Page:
Freshman Trainor's Winning Kick Isn't Another Fish Story

Times Staff Writer

While others were wondering whether freshman Kendall Trainor would kick the winning field goal in Sunday night's Holiday Bowl, Trainor had his thoughts focused elsewhere.

"I was thinking about bass fishing on the pond with one of my best friends back home," he said. "I remembered the time we caught too many fish to take home. That's all I was thinking about. If you start thinking about the kick, the pressure can get to you."

As it turned out, Trainor will have a whale of a story to tell the bass fishermen in Arkansas. His 37-yard field goal with 21 seconds remaining provided Arkansas with its 18-17 win over Arizona State.

In retrospect, Trainor had another bass fishing story to parallel with his football success.

Four days before the Holiday Bowl, Trainor was discussing his recent kicking slump with an Arkansas alumnus. Before long, they were trading bass fishing stories instead of talking about why Trainor had missed his last four attempts of the regular season.

"Once we started talking about fishing during practice, I started hitting the ball well," Trainor said. "I'm a real technical kicker and was having problems with my form. When I stopped worrying, that's when I started kicking well."

While Trainor was discussing bass fishing after the Holiday Bowl, he mentioned Kevin McReynolds, an Arkansas alumnus and Padre center fielder. Though Trainor has never met McReynolds, he said he would like to go bass fishing with him sometime.

If they ever get together, Trainor could tell about the 5 3/4-pound bass he caught back home--or the winning field goal he kicked against Arizona State in McReynolds' home baseball stadium.

"This was just as good as landing a big hog bass--maybe even better," Trainor said. "I think this kick is even bigger because it will bring recognition to our college."

Before Trainor's winning kick, Arkansas drove down the field without any timeouts remaining. When the Razorbacks had a fourth and two at the Arizona State 19, their field goal unit hurried on to the field.

Arizona State immediately called timeout.

When Trainor went to the sideline, Coach Ken Hatfield told a story about the time he was coaching Air Force against Notre Dame in a similar situation. After Notre Dame had called timeout, Air Force's kicker made an extra point that won the game, 23-22.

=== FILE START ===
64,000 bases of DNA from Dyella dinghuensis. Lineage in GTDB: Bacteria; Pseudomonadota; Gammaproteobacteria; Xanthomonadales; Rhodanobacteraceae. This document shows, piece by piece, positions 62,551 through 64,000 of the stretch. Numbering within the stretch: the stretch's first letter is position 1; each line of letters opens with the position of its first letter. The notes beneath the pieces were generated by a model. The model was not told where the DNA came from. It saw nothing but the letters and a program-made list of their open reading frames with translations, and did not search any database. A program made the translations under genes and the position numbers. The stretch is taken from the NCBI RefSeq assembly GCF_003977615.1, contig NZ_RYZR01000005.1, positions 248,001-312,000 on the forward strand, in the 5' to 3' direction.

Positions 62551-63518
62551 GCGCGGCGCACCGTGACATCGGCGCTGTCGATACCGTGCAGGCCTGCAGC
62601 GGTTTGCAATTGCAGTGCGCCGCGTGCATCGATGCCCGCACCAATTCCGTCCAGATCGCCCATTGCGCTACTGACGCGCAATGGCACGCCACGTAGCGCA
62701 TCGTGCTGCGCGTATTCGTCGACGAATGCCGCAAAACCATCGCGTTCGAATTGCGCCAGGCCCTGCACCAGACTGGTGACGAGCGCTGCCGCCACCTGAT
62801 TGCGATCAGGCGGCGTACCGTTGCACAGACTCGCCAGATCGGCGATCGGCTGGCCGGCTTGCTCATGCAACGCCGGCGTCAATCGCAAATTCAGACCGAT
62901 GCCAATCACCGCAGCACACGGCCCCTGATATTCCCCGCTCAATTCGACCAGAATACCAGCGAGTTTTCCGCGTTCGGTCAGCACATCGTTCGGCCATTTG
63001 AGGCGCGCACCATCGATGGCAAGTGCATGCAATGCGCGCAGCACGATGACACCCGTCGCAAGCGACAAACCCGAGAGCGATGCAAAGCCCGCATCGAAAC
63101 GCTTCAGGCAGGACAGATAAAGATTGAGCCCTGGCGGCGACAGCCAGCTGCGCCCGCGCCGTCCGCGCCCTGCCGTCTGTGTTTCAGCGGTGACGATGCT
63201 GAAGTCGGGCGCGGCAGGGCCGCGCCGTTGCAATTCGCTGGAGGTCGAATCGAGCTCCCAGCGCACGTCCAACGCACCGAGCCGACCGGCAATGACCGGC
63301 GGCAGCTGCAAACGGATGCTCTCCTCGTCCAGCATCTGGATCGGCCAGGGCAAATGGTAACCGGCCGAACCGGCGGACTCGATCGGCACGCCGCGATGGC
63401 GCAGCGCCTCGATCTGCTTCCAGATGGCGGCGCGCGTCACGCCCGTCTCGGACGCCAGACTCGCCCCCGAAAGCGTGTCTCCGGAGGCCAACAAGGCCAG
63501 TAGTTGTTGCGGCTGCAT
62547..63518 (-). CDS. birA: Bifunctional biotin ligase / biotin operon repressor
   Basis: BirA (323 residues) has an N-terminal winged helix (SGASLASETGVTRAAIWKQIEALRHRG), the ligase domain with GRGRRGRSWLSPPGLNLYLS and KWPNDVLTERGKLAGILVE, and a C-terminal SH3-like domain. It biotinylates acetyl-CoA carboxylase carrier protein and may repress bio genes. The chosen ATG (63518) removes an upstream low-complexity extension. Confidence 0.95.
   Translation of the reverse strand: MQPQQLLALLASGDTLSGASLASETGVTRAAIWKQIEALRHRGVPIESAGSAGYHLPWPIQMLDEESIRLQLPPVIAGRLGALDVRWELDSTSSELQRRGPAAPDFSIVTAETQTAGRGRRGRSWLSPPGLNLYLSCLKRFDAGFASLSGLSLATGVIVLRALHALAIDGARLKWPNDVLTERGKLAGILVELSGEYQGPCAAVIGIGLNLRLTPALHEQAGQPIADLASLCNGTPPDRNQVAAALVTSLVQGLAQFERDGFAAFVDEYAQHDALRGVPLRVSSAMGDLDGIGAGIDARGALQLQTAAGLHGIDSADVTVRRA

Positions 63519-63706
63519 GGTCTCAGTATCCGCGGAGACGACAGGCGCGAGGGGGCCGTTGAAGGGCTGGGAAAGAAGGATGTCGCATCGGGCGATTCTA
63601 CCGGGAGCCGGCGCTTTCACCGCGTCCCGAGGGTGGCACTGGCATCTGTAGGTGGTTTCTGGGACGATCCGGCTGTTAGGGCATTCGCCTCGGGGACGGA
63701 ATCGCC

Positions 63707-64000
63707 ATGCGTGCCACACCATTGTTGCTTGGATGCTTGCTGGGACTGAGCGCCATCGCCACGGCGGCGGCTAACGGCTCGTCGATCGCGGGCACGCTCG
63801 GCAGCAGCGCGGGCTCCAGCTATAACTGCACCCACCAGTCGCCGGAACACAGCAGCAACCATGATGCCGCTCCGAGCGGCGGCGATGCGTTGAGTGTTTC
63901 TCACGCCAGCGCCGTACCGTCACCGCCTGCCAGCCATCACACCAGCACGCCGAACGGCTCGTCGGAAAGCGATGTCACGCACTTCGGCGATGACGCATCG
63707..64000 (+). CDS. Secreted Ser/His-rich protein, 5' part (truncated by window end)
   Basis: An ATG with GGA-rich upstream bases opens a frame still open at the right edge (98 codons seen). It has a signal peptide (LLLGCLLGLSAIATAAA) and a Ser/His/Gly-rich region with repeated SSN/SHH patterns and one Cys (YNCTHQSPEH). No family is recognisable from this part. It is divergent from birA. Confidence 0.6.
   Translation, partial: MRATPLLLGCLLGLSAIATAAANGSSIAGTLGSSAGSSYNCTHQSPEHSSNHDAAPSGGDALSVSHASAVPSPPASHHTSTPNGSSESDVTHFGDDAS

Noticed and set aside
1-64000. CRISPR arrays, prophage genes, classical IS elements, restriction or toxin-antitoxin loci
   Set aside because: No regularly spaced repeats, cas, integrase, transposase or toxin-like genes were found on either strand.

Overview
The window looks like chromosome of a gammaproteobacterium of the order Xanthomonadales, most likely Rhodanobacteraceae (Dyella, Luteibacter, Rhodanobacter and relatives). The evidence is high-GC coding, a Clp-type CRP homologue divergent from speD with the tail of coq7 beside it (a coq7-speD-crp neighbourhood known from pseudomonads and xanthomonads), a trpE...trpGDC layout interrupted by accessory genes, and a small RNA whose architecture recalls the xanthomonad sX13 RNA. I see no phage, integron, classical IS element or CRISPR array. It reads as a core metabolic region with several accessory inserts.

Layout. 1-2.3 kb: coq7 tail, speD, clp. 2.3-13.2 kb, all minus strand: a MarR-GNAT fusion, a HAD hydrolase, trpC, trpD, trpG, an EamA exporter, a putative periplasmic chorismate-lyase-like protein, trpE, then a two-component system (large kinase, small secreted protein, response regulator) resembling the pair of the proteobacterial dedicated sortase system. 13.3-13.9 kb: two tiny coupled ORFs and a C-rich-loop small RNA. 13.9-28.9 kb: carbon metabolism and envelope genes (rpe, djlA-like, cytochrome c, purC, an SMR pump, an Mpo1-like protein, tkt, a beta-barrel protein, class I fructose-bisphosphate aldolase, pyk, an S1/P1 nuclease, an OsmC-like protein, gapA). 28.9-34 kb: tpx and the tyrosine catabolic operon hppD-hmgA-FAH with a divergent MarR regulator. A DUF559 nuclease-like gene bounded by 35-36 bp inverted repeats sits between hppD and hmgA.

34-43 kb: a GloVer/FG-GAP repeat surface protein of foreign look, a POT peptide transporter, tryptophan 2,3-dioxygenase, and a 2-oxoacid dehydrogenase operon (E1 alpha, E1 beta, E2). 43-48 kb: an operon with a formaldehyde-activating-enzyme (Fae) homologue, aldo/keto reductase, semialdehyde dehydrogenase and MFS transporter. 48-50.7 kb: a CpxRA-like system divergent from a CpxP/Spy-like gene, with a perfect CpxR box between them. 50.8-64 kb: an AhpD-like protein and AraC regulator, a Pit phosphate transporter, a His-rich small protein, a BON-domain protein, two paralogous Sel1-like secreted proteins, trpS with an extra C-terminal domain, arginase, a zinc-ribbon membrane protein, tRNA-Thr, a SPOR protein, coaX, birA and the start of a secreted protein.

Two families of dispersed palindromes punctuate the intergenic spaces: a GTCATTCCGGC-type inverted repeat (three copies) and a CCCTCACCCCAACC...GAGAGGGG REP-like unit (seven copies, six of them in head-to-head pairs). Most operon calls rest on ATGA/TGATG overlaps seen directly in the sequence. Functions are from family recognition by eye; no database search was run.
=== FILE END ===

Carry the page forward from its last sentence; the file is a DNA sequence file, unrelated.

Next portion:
Hatfield told Trainor to go do the same thing against Arizona State.

"I remember him telling me something about their kicker against Notre Dame," Trainor said. "He didn't even tell me whether the kicker made it."

It was just as well that Arkansas personnel did not talk extensively with Trainor during the timeout before his winning kick.

If they had, it might have ruined the good bass story Trainor was thinking about. Jamie Lueders, the Arkansas holder, noticed Trainor was lining up different than normal but Lueders decided to remain silent.

"He was lining up a little deeper than usual," Lueders said. "He was back eight yards (from scrimmage) instead of the normal 6 yards. I don't know if he planned it that way."

Since summer football practice began, Trainor has been making the most of his plans at Arkansas.

He joined the team as a walk-on from Fredonia, Kan. Three days into practice, he was given a scholarship.

"We already had three kickers on scholarship," Hatfield said. "But when I saw how good he was, I added him as a fourth kicker on scholarship. He is a heck of a competitor. He was a quarterback in high school, and he does our dropback passing against our defense in practice."

Early in the season, Trainor did little more than play scout team quarterback and handle the kickoffs. Arkansas won its first five games before losing to Texas, 15-13, when the previous field goal kicker missed three attempts.

During the next week, Trainor became the new field goal kicker. He made four of his first five attempts before missing the last four from 50, 44, 47 and 42 yards.

While Trainor was experiencing the late-season slump, it was nothing new to veteran Arkansas players.

"We have had trouble with kicking for five years," senior linebacker David Bazzel said. "After five years, we finally got a kick when we needed it."

And that was no fish story as far as Arkansas players and coaches were concerned.

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